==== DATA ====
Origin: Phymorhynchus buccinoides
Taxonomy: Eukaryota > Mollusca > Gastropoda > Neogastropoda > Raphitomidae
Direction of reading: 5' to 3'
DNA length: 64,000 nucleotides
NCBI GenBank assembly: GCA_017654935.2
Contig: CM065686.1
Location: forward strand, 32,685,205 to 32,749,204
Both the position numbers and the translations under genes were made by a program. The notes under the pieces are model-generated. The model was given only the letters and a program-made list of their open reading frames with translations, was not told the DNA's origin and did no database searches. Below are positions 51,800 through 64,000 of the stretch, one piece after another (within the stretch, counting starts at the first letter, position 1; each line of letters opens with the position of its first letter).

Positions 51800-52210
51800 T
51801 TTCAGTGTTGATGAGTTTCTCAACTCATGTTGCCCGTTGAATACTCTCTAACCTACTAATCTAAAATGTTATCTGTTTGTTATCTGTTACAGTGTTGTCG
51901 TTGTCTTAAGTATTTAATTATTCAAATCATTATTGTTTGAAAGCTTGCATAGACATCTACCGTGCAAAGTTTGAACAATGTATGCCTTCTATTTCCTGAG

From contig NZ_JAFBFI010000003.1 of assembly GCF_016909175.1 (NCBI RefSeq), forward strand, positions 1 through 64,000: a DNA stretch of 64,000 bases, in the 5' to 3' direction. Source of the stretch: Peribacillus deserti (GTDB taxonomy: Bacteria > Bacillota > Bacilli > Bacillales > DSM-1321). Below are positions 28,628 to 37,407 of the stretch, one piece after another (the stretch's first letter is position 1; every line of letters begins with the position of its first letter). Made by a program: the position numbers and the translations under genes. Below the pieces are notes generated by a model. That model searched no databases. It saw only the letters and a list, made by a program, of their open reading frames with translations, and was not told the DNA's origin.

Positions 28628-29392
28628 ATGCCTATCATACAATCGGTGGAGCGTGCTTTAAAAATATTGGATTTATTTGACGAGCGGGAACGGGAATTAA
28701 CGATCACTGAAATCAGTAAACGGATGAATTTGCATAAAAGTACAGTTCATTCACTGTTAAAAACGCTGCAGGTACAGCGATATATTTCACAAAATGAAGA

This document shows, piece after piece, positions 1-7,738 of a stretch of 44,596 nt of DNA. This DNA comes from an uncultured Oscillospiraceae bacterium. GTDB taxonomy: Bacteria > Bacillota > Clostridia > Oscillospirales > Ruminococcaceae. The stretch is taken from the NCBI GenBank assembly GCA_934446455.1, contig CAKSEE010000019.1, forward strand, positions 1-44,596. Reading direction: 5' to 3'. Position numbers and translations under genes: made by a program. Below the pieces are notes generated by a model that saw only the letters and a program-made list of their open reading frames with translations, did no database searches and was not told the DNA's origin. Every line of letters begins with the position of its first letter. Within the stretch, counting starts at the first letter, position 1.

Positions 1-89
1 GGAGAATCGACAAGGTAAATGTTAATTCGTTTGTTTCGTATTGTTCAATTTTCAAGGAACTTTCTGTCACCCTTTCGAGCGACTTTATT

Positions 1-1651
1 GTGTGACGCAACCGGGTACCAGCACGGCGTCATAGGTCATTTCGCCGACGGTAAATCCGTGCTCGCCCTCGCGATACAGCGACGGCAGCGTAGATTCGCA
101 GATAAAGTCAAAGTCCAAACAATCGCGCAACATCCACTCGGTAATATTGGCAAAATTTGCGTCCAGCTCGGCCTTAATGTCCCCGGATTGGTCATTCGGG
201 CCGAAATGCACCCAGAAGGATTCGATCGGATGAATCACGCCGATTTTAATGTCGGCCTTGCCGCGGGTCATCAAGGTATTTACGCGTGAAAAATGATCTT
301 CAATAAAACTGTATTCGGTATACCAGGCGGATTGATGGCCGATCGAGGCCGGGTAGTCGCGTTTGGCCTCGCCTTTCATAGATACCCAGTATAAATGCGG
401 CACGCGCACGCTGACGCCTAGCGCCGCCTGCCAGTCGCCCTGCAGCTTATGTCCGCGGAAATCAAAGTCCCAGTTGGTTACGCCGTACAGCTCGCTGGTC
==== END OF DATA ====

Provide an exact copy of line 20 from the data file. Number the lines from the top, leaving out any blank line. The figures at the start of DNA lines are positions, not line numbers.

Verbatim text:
Positions 1-1651